PARIS (AP) — Three months after his spectacular helicopter escape from a French prison, police caught one of France’s most wanted men in a pre-dawn raid Wednesday, finding the gangster holed up in his hometown north of Paris.
Fugitive Redoine Faid was arrested in Creil without resistance, French Justice Minister Nicole Belloubet said, adding that “numerous tips” led to his arrest.
She said the criminal — who is infamous in France for twice escaping from behind bars — would be jailed in a high-security prison with “extremely tight surveillance” and will be prosecuted for his latest prison break.
Faid, 46, who had a long career as a serial robber, had become well-known in France after writing an autobiography. Before his latest prison escape, he was serving 25 years for the 2010 death of a police officer, 26-year-old Aurelie Fouquet, killed in a botched robbery.
Faid escaped from Reau prison on July 1 with the help of armed, masked men who took a helicopter pilot hostage, forced him to land in the prison’s yard, used power tools to break through the prison doors and hustled Faid to freedom.
Prime Minister Edouard Philippe visited the Judicial Police headquarters in Nanterre, where Faid and others arrested with him were initially taken, to congratulate investigators for tracking Faid down. It was Philippe’s first act wearing a double hat after the sudden voluntary departure of Gerard Collomb from his post as interior minister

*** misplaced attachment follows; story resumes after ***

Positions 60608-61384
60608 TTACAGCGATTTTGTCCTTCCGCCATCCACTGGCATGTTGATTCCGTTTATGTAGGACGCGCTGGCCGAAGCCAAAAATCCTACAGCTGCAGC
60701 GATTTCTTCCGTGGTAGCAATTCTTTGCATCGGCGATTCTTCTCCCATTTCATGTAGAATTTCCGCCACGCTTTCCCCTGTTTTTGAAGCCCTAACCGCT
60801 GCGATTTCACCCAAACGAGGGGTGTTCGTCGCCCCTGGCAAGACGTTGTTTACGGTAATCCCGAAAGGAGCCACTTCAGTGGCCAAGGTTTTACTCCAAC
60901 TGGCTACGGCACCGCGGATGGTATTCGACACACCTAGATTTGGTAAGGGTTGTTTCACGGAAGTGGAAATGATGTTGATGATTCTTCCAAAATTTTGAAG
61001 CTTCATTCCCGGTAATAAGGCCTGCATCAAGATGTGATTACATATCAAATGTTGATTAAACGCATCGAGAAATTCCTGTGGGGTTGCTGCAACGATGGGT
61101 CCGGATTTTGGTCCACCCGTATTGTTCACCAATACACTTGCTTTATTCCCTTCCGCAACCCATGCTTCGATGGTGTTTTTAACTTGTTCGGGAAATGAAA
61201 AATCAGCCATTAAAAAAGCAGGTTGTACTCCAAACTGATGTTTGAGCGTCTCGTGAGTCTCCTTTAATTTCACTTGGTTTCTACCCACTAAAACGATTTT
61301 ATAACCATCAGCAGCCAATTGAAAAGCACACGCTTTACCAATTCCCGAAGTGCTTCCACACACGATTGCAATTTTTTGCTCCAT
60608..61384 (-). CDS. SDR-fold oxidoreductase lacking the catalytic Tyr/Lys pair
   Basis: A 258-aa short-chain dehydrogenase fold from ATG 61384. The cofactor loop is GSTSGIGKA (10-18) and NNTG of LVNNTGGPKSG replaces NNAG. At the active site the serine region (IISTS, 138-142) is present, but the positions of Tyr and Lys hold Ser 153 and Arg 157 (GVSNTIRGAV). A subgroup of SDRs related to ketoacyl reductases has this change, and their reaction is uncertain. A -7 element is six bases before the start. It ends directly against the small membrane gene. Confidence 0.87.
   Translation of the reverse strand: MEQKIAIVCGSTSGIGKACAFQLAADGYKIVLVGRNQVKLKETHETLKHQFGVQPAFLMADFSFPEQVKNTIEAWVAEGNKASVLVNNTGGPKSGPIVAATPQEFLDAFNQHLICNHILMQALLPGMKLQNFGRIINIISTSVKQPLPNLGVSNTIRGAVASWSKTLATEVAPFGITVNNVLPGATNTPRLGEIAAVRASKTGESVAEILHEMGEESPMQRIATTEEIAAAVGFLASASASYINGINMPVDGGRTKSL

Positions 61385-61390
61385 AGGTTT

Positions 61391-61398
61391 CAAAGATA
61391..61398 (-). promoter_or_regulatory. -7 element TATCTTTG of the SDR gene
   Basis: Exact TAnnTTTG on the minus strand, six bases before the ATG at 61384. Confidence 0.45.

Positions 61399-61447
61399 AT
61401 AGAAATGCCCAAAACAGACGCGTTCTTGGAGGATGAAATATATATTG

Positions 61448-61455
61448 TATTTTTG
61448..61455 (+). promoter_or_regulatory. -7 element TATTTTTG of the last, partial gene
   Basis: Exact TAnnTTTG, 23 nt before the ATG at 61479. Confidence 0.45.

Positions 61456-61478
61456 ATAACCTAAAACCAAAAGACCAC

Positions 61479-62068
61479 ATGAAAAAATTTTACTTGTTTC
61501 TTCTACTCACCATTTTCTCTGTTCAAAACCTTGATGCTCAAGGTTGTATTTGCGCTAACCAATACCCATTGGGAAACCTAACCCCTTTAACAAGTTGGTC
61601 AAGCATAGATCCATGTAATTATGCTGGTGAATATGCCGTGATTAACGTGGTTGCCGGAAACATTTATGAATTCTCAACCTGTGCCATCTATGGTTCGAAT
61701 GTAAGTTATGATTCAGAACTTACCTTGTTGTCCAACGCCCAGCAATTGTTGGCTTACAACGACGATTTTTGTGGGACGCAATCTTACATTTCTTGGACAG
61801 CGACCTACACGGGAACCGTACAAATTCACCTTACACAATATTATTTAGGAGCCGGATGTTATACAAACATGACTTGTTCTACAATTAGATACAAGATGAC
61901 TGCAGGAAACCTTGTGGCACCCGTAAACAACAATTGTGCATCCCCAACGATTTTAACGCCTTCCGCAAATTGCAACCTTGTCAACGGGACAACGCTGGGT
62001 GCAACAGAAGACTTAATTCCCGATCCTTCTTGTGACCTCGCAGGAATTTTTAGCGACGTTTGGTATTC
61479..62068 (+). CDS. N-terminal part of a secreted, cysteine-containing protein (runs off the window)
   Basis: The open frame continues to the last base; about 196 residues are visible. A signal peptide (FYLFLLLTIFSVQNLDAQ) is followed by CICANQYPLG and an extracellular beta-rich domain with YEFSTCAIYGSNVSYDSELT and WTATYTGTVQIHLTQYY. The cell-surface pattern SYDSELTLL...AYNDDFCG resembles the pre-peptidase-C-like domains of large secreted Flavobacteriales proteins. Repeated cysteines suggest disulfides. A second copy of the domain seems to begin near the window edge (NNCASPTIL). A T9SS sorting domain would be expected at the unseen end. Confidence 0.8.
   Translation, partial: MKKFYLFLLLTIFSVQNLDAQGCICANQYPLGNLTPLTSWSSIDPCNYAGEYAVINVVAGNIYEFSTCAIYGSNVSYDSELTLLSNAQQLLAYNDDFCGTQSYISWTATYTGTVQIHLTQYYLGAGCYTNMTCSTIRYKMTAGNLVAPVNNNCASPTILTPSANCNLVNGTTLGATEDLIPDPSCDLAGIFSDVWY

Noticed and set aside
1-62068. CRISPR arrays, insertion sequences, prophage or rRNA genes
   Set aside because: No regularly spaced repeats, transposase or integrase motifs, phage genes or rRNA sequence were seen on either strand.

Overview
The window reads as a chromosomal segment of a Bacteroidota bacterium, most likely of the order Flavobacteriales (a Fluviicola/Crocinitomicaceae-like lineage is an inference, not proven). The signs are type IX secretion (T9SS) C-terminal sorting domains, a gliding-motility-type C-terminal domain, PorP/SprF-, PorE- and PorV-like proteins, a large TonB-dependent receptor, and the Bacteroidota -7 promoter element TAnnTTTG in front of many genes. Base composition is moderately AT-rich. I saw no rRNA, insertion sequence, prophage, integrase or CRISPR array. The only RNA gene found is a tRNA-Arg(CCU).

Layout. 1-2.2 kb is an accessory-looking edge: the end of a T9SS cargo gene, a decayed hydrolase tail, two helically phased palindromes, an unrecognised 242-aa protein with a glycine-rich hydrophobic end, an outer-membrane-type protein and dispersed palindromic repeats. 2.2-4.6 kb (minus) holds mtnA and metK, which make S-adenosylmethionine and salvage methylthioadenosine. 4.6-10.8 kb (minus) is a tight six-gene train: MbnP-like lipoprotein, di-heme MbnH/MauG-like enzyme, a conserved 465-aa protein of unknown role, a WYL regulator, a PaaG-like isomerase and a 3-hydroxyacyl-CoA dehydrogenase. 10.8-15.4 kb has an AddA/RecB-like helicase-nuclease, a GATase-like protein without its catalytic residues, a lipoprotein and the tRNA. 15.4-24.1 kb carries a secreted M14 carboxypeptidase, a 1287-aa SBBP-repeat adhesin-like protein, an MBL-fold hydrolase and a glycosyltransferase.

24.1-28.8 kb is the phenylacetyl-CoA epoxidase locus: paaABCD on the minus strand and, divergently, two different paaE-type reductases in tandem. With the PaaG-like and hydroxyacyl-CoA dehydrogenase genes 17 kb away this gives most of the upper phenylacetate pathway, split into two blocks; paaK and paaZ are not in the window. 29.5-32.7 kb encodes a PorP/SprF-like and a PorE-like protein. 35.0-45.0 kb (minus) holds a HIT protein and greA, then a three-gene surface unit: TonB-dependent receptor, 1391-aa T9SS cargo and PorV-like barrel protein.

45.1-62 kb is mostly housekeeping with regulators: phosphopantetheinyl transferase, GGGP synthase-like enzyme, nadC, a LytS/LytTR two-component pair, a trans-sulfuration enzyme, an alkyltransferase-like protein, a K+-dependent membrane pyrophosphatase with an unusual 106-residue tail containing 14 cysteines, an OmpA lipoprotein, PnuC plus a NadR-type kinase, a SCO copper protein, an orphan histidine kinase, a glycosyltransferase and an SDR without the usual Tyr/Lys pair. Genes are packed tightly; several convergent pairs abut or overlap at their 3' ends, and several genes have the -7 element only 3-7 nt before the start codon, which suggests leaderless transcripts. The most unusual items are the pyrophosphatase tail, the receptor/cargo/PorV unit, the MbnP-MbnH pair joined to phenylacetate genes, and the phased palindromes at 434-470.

The Paris prosecutor was holding a news conference later Wednesday and was expected to provide details of Faid’s capture.
Some 80 police officers descended on the small apartment in Creil to make the arrests, French media reported.
BFMTV showed scenes of the disheveled interior inside the fifth-floor apartment where Faid was caught around 4 a.m. Wednesday, reporting that a revolver and automatic pistol were seized at the scene. The information could not be immediately confirmed.
The Le Monde newspaper reported that two men, including Faid’s brother, and a woman were taken in with him.
In late July, French police spotted Faid in a car and launched a chase that ended in a shopping center parking lot in Sarcelles, a northern Paris suburb. Faid and another man abandoned their car and fled. Fake explosives inside the vehicle and fake license plates added to a growing stack of clues leading to his capture.
Faid had escaped from behind bars before — the previous time using explosives hidden in tissues.
Faid told the newsweekly Le Point in 2010 that he learned how to attack armored vans, his dream, by dissecting scenes from Michael Mann’s 1995 movie “Heat,” about professional bank robbers, which he said he saw 100 times.
Faid claimed he met Mann in Paris for the premier of another film and told him “you were my best prof (professor) ... but you messed up my life.”